Lethal Cardiomyopathy in Mice Lacking Transferrin Receptor in the Heart Academic Article uri icon

Overview

MeSH Major

  • Cardiomyopathies
  • Myocardium
  • Receptors, Transferrin

abstract

  • Both iron overload and iron deficiency have been associated with cardiomyopathy and heart failure, but cardiac iron utilization is incompletely understood. We hypothesized that the transferrin receptor (Tfr1) might play a role in cardiac iron uptake and used gene targeting to examine the role of Tfr1 in vivo. Surprisingly, we found that decreased iron, due to inactivation of Tfr1, was associated with severe cardiac consequences. Mice lacking Tfr1 in the heart died in the second week of life and had cardiomegaly, poor cardiac function, failure of mitochondrial respiration, and ineffective mitophagy. The phenotype could only be rescued by aggressive iron therapy, but it was ameliorated by administration of nicotinamide riboside, an NAD precursor. Our findings underscore the importance of both Tfr1 and iron in the heart, and may inform therapy for patients with heart failure.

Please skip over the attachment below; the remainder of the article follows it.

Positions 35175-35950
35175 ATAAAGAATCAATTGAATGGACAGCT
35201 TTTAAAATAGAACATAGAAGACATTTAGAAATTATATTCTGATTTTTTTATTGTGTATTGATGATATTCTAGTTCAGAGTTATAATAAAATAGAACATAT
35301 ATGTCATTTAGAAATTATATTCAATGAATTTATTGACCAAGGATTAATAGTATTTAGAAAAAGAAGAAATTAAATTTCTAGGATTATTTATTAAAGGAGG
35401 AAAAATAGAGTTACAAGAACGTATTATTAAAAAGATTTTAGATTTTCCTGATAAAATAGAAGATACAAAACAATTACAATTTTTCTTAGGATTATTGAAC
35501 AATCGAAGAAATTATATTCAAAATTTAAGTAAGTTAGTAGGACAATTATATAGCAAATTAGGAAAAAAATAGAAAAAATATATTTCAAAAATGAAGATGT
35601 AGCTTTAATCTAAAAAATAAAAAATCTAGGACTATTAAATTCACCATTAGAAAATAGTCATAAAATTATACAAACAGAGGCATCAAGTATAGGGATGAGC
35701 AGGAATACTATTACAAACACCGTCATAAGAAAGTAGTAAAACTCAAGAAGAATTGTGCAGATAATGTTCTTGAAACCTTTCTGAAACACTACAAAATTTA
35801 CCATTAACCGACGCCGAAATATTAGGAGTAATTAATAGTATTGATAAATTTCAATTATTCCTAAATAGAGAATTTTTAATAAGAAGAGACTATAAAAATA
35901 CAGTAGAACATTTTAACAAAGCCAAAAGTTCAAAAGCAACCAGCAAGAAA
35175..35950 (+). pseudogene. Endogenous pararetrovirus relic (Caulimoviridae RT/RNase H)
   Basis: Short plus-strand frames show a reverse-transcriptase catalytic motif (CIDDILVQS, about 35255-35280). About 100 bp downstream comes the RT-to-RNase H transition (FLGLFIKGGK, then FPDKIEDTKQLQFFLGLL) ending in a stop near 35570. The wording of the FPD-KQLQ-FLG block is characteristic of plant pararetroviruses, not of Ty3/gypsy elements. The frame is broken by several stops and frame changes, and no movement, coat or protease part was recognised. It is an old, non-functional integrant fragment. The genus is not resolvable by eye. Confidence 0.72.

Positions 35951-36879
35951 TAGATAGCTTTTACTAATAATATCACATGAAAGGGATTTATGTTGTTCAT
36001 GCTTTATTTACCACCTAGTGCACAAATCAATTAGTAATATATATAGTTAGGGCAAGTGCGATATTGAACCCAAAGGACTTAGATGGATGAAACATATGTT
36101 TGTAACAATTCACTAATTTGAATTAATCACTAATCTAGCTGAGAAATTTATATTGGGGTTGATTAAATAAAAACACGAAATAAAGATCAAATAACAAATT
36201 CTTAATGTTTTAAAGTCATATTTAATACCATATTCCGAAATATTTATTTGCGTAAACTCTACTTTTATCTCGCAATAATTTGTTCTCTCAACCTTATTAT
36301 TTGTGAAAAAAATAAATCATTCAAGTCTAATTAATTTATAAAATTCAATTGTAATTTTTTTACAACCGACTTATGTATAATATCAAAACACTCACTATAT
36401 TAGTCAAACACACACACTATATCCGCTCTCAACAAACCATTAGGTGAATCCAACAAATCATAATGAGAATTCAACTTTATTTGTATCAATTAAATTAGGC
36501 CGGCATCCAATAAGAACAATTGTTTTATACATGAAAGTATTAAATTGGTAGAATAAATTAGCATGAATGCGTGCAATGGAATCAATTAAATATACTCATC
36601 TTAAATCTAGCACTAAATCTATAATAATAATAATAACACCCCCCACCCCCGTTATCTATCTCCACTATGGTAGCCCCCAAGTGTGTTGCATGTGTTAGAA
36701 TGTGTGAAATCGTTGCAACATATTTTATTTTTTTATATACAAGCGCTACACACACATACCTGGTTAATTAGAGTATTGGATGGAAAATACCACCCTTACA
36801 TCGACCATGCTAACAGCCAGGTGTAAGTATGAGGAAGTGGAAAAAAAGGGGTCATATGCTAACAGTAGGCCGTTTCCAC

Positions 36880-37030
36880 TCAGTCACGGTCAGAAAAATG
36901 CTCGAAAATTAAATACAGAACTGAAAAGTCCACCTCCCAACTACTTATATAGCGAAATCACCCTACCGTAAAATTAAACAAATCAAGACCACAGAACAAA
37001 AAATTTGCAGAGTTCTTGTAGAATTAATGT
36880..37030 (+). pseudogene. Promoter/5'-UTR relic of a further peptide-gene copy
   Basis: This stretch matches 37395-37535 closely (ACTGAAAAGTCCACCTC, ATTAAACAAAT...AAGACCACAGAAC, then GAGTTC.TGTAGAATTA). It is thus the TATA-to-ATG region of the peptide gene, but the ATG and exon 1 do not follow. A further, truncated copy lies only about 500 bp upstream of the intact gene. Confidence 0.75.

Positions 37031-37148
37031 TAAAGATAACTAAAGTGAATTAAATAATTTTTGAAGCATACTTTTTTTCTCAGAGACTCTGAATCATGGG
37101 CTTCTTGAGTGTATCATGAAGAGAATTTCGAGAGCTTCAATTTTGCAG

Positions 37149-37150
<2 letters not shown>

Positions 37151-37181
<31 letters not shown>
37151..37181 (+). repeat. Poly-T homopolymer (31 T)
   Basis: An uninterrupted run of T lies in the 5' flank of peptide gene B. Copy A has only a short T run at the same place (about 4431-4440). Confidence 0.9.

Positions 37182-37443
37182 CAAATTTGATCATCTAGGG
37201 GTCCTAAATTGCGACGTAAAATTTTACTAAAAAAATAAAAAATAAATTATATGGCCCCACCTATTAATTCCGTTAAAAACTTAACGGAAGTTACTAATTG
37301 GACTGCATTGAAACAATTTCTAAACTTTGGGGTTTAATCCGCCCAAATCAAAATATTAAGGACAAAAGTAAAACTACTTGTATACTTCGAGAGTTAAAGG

publication date

  • January 2015

Research

keywords

  • Academic Article

Identity

Language

  • eng

PubMed Central ID

  • PMC4618069

Digital Object Identifier (DOI)

  • 10.1016/j.celrep.2015.09.023

PubMed ID

  • 26456827

Additional Document Info

start page

  • 533

end page

  • 45

volume

  • 13

number

  • 3